Experimental results show that composite IRES elements constructed from individual structural domains or subdomain fragments originating from different virus species can replace the poliovirus IRES and give rise to novel recombinant viruses with favorable properties for the use as oncolytic agents.

These composite IRES elements are constructed through the use of polymerase chain reaction (PCR)-generated fragments. The fragments are those with cohesive ends forming endonuclease restriction sites that are either engineered or already present in the IRES sequence used. Sequences within IRES elements that allow for the introduction of novel endonuclease restriction sites through mutagenesis have been empirically identified. A detailed description for the cloning of exemplary composite IRES elements combining RNA structural domains or subdomain sequence elements derived from divergent virus species is given in the Examples 1 and 6.

A cloning cassette, allowing for the convenient exchange of the P1 coding region for the structural proteins with its counterparts from the group comprising PV serotype 1 (Sabin) is obtained through the introduction of an engineered endonuclease restriction site (by introduction of silent mutations) positioned at nt#3278, within the 5′ most part of P2 bordering the 3′ limit of P1. An engineered endonuclease restriction site positioned at nt#747 that has already been introduced with the purpose of convenient IRES exchange forms the 5′ border of P1. Thus, the resulting cloning cassette, in addition to provide easy replacement of the IRES, can serve to integrate any desired P1 coding region selected from the group of polioviruses including the wild serotypes 1, 2 and 3, as well as the Sabin serotypes 1, 2 and 3. For this purpose, the P1 coding region from the selected strain is PCR amplified, making use of the cohesive ends generated by engineered endonuclease restriction sites defining the borders of P1 in the novel cloning cassette.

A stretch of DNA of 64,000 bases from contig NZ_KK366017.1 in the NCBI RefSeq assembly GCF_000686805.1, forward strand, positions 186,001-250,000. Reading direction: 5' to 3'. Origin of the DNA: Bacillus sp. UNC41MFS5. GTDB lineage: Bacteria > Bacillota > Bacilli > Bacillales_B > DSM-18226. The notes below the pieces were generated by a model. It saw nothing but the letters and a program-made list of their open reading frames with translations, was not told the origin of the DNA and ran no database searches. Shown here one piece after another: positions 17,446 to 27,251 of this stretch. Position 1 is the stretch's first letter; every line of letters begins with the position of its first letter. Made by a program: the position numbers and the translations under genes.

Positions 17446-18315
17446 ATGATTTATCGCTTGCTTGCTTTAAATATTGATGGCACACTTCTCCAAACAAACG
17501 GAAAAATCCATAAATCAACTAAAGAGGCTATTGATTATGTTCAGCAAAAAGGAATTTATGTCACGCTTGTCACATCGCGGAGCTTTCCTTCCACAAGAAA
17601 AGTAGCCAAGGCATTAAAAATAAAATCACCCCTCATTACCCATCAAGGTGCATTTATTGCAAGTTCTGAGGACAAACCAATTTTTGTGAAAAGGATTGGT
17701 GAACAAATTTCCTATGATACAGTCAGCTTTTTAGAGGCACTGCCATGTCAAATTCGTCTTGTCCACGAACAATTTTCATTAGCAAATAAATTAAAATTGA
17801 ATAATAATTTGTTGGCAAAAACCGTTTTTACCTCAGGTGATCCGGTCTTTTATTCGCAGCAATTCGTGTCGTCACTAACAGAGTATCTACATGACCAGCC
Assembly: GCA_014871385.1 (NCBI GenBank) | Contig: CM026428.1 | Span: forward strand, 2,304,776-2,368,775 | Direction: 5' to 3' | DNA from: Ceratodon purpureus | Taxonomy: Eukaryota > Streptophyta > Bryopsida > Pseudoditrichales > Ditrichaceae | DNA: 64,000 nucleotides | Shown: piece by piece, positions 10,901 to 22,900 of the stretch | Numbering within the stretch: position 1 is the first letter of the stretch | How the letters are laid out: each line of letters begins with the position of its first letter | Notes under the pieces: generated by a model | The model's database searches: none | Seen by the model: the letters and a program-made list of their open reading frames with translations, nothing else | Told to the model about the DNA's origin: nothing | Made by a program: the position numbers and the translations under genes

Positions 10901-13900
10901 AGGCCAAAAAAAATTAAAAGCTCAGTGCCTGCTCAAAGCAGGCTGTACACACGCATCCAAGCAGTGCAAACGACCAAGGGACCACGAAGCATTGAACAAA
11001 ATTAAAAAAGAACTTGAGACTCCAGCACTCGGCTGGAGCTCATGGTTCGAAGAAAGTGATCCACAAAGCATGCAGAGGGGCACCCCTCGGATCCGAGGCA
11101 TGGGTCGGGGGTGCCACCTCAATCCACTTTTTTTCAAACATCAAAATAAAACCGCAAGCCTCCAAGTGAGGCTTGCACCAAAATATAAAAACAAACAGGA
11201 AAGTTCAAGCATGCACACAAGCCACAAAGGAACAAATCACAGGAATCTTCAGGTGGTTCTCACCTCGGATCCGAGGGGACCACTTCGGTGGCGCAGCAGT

A cloning cassette, allowing for the convenient exchange of the coding region for the RNA-dependent RNA polymerase 3Dpol of poliovirus with its counterpart from a virus selected from the group comprising PV serotype 1 (Sabin), serotype 2 (Sabin), and serotype 3 (Sabin) in constructed as follows. Unique endonuclease restriction sites are introduced in the 5′ most part of 3Dpol at nt#6060, upstream of any mutations within this coding region specific for any of the PV (Sabin) strains and in the 3′ most part of 3Dpol at nt#7330, downstream of any mutations within this coding region specific for any of the PV (Sabin) strains. Any desired sequence encoding 3Dpol produced by PCR amplification from the viral cDNA in question can be integrated into the cloning cassette making use of the introduced artificial restriction endonuclease recognition bordering the coding region for 3Dpol.

A cloning cassette, allowing for the convenient exchange of the 3′NTR of poliovirus with the 3′NTR of the group comprising PV1(Sabin), PV2(Sabin), and PV3(Sabin) is constructed as follows. An engineered unique restriction site within the 3′ most region of 3Dpol, at nt# 7330, has already been introduced for the creation of a cloning cassette for the convenient exchange of the coding region for 3Dpol. An additional restriction site is introduced at the very 3′ border of the viral genome, immediately preceding the poly(A) tail from the 3′ restriction site of the cloning cassette for easy exchange of the 3′NTR (nt#7439). PCR amplification of the desired 3′NTR from any given viral strain can easily be inserted into the cloning cassette making use of the engineered restriction sites defining in the 3′ most part of P3 and immediately preceding poly(A).

Combining the genome modifications described above is obtained, a poliovirus cDNA with 4 independent cloning cassettes allowing for simple exchange of:

    • (1) IRES elements
    • (2) the coding region for the structural proteins P1
    • (3) the coding region for 3Dpol